quarter responded by re-sprouting, with variations in fire response between populations. A surprising 

proportion of species responded to soil disturbance without fire while some showed no response to fire 

and failed to regenerate. This information will be used to develop fire management guidelines for 

individual species and for the fire response categories identified. 

The importance of targeted taxonomy for plant conservation 

Kelly A. Shepherd 

Western Australian Herbarium, Department of Environment & Conservation,


Locked Bag 104, Bentley Delivery 

Centre WA 6983 

If the names are unknown knowledge of the things also perishes, Linnaeus (1751)  

In contrast to the clichéd image of an outmoded science in steady decline, plant taxonomy in a 

biodiverse state like Western Australia remains as relevant today as ever. New taxa are constantly being 

discovered as taxonomists work with collections lodged in herbaria and undertake targeted field work. In 

more recent times, methods such as DNA sequencing and morphometric analyses are being employed 

to resolve more intractable taxonomic conundrums. A large number of potentially new species, many of 

which are of conservation concern, have also been discovered through surveys associated with mineral 

exploration during the recent mining boom. The naming and describing of these potentially new species 

is central to their conservation. While phrase-names are included on the State’s plant census and listed 

online via FloraBase, there is often little other information publicly available about these plants. Thus, 

land managers may struggle to recognise these new taxa let alone have the necessary data to ensure 

their appropriate management. A lack of resourcing also hinders the timely resolution of their taxonomic 

status. In the face of ongoing development activity and the large number of unnamed species of 

conservation concern in Western Australia, the Department of Environment and Conservation has 

provided focused funding in recent years for field work and targeted taxonomy through Specific Nature 

Conservation Projects.  This, in combination with increased collaboration with land managers and 

consultants, has resulted in a more timely resolution of many new species. 




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Adaptation and restoration - should we source seeds locally, or not?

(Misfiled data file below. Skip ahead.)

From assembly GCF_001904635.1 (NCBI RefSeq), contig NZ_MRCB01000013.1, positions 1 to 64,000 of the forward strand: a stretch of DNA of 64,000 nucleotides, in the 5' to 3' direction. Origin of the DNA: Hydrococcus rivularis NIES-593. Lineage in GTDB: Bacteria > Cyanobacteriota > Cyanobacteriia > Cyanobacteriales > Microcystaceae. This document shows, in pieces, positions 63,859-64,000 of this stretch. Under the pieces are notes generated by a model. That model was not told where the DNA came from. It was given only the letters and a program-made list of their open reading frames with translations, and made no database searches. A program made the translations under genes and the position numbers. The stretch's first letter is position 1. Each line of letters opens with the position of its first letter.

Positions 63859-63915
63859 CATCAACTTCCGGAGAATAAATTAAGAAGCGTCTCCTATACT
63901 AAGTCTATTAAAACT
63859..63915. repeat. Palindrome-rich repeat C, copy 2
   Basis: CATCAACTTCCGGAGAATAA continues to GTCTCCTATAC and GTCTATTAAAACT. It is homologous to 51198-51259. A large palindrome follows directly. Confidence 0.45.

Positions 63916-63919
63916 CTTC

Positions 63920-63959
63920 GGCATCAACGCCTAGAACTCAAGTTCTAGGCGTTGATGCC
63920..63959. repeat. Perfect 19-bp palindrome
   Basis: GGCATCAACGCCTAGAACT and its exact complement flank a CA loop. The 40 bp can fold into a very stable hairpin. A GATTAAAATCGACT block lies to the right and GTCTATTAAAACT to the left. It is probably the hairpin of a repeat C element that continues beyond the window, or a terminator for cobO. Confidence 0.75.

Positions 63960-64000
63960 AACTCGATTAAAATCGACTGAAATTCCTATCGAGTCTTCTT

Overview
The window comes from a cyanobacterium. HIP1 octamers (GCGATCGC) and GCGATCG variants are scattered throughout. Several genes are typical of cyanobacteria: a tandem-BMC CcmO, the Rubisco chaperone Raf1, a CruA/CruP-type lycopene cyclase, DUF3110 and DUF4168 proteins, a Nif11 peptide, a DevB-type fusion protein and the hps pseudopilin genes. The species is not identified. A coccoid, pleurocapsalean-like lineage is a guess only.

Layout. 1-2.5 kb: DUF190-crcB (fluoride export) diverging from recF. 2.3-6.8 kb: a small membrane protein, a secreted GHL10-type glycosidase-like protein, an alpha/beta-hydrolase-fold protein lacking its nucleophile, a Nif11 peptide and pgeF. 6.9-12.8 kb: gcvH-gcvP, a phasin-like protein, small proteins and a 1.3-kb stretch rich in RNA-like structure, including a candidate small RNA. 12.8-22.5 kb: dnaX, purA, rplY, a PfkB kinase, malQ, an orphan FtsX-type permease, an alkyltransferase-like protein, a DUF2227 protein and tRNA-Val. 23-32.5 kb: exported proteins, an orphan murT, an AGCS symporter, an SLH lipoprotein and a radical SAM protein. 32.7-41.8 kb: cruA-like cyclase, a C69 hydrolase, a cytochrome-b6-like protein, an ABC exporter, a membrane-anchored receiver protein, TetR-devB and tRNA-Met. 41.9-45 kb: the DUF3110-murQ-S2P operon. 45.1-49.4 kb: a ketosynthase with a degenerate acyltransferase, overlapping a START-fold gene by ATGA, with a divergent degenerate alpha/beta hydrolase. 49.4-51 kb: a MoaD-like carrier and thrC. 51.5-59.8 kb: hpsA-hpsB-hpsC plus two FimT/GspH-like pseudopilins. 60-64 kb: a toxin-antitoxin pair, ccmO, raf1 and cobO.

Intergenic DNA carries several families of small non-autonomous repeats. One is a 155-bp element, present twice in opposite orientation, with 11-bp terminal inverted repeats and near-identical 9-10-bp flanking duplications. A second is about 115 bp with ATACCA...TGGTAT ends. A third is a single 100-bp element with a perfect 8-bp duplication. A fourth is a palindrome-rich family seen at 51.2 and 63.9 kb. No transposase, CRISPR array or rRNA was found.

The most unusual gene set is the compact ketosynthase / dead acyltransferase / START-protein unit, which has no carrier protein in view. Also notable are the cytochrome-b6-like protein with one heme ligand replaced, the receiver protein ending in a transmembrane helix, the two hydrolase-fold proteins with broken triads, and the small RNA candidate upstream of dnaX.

Ann Smithson 

Kings Park & UWA School of Plant Biology, BCC, Kings Park, Fraser Avenue, West Perth WA 6005 

South-western Western Australia is a world biodiversity hotspot, characteristically harbouring large 

numbers of species, often with restricted ranges.  Large scale projects aim to restore hundreds of 

hectares of this biodiverse vegetation each year, following activities such as mining, with seed as the 

main resource used to achieve such restorations.  Since seed is often obtained from remnant native 

vegetation it is often a highly limited resource, and habitat specificity and adaptation to local climatic 

conditions may further restrict seed sourcing opportunities.  In this talk, I will explore how adaptation is 

spatially structured in south west Western Australia, using two species of native Jarrah forest 

understorey legumes as model species, one which is morphologically uniform, the other morphologically 

diverse.  I will also discuss whether adaptability is predictable using genetic markers.  Should seed 

sourcing decisions in a biodiversity hotspot should continue to be based around the concept of local 



Granite flora of Southern Queensland – Recovery planning in action  

Kathryn Steel,  

Queensland Murray-Darling Committee, PO Box 6243, Toowoomba QLD 4350 

The Stanthorpe Plateau is a sub-region at the northern extent of the New England Tablelands of eastern 

Australia. The plateau experiences a relatively cool climate compared to south-east Queensland due to 

elevations between 600-1500m. A high degree of habitat diversity results from unique topography and 

climatic characteristics.  

The recovery and conservation of rare and threatened flora of the granite belt on the Stanthorpe Plateau 

has been the subject of much attention in the past decade, with strong partnerships developing between 

local community representatives, the regional NRM body, NGOs and government agents. The 

Queensland Murray Darling Committee has committed to a long term Granite Flora Program since 2005, 

providing seed funding to establish the Stanthorpe Rare Wildflower Consortium. Through this 

Consortium, the Stanthorpe Plateau Rare Flora Recovery Plan 2007-2011 was presented in 2006. The 

Recovery Plan has since directed around $130,000 of public investment into extensive community 

awareness and skill raising activities, strategic conservation planning and incentives for action with 

councils and private land owners.  

In 2009/10 a further $175,000 Caring for our Country project pulled together considerable conservation 

outcomes for 28 priority flora species and their communities in the Granite Belt. This latest project was 

successful in delivering a range of outputs all focussed around better defining the ecological range, 

threats, conservation and management needs of the target species.  

The presentation will highlight the successes of the CfoC project, and how community participation and 

ownership are key components in successful conservation projects. I will also discuss future investment 

and management actions needed to deliver the ultimate goal of recovery planning – that these plants 

are no longer deemed endangered but are being managed for self-sustaining populations.